That’s the medical monopoly mindset, which is shared by both innocent ignorant believers, whose livelihoods depend on doing what they’re told while practicing denial, and the duplicitous manipulators who control the snake oil show and benefit the most.
A slight crack appeared briefly in their medical arrogance, however. Researchers from Stanford Medical School created databases that prove there are five times more adverse effects from pharmaceuticals than displayed or publicized.
The researchers created a computerized dual database system to analyze data from the FDA’s Adverse Event Reporting System (AERS). Their observation that safety trials are conducted on the public after a drug hits the market is noteworthy.
They also mentioned that clinical trials for obtaining FDA approval are insufficient for assuming safety for everyone within all situations. However, their viewpoint is still locked into that medical monopoly mindset mentioned earlier.
The Stanford research is an attempt to provide more knowledge for better prescription advice to minimize side effects. But there is no concession to any other modality of medical treatment. In other words, they want to clean up their act a bit, but not fold up their snake oil wagons to move on and let others show their wares.
The Stanford study was reported in the March 14th, 2012 edition of Science Translational Medicine by lead author Russ Altman, MD, PhD and his graduate student assistant Nicholas Tatonetti.
Efforts to Clean Up Their Act Are Shallow and Limited
Over a decade ago the Journal of American Medicine (JAMA) reported that the fourth highest cause of death was properly prescribed pharmaceuticals. In 2000, JAMA published an even more damning medical death report by Dr. Barbara Stanfield of John Hopkins University called “Is US Health Really the Best in the World”. Dr. Stanfield commented in a 2009 interview: “Since the commentary was written, many more dangerous drugs have been added to the marketplace.”
Adding improperly prescribed or “off label” drugs puts the death toll from Big Pharma “medicine” even higher.
These reports don’t include over-the-counter-drugs that also contribute to a high adverse reaction toll, even deaths. Instead of confronting these statistics, the FDA and AMA engage in marginalizing and suppressing other healing modalities that are safe and effective by claiming they’re dangerous.
Dr. Ray Strand, author of Death by Prescription asserted in a 2005 interview that the FDA should demand adverse effect reports from medical professionals, the way it’s done in Europe and the UK, and clinical trials should be funded by the government instead of Big Pharma’s vast financial resources.
Currently, reporting to AERS is voluntary in the USA. Many health experts estimate that only 1-5% of actual adverse effects get reported.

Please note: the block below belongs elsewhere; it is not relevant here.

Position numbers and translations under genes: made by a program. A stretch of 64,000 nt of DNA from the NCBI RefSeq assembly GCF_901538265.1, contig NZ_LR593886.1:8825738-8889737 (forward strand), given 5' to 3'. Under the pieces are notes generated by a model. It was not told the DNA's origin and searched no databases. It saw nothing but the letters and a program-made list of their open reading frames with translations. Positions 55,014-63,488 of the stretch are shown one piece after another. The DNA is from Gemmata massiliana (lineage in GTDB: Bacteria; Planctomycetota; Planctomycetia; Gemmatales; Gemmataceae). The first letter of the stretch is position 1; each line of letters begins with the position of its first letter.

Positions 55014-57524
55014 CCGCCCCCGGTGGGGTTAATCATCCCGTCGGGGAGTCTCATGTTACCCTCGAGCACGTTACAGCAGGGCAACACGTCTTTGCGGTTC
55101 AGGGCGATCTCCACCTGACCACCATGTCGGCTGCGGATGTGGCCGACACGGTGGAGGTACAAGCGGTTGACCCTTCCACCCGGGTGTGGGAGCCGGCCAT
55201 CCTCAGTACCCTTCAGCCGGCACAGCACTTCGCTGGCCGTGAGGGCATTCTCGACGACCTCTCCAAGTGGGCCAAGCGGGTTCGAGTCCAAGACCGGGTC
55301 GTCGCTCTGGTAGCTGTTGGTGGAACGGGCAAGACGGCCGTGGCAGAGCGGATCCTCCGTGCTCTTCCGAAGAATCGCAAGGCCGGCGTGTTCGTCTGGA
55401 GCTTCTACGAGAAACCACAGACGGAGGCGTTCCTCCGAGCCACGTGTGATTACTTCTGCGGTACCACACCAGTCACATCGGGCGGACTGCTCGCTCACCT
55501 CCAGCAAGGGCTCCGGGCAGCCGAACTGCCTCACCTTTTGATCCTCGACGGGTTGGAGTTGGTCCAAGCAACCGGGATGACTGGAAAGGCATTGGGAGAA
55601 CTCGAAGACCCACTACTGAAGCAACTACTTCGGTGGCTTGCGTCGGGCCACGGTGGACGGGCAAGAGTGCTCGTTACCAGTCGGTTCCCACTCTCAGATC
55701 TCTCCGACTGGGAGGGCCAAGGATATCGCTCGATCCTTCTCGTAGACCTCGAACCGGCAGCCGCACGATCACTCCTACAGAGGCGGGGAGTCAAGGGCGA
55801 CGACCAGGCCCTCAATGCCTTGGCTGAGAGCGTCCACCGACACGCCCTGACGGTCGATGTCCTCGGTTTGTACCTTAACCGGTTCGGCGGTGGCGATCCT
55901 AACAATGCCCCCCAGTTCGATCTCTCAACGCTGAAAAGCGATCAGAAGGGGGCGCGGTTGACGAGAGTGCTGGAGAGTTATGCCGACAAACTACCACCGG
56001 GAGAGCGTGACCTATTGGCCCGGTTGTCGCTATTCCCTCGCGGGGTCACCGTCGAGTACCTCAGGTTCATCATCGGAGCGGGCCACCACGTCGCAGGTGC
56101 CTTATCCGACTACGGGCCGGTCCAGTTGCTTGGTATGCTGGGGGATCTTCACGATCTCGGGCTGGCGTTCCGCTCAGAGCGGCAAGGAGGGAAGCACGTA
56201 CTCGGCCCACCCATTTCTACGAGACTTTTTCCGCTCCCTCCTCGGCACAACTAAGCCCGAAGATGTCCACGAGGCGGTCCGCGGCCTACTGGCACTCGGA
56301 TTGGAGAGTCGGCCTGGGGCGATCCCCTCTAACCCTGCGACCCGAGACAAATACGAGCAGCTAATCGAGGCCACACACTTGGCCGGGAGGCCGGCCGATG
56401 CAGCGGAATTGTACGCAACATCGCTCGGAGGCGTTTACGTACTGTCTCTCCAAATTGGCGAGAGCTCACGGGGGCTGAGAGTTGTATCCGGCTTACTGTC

So, the Stanford study, while laudable considering it’s from within the medical monopoly system, is based on AERS data that contains a small fraction of actual adverse effects.
This excludes the vast numbers of vaccine related adverse effects and the sad story of fluoroquinolone antibiotic victims who were prescribed Ciprofloxacin (Cipro), Levaquin, Avelox, or Tequin.
If you or someone you know has suffered neurological and muscular disorders after using any of the above antibiotics or other fluoroquinolone based drug or anesthesia, here’s a support group site.
Dr. Russell Blaylock, author of Health And Nutrition Secrets That Can Save Your Life once explained that doctors don’t report adverse reactions to AERS because they don’t want to be associated with causing harm or imply culpability.
Apparently, even though doctors are protected by the “standard of care” principle that protects them from from liability for using AMA approved applications and FDA approved drugs, most prefer denial to rocking the boat and potentially jeopardizing their medical careers.
Remove the Mainstream Medicine’s Monopoly
Funding for trials is provided by pharmaceutical companies who pay the FDA for their approval. Besides being an easily corruptible system, it keeps out the real innovators who lack the funds necessary for bringing their remedies or techniques into acceptance.
Minor kudos to the Stanford team because their efforts were aimed only at improving synthetic drug pharmacology. Naturally, the conspicuous negative statistics were ignored by the media the same way Dr. Stanfield’s report was.
In a saner world, it would be better to simply enforce anti-trust laws to the medical monopoly, if there are still any enforceable anti-trust laws in the books. That would allow “alternative” (real) medicine to come to the forefront.
Source: Natural Society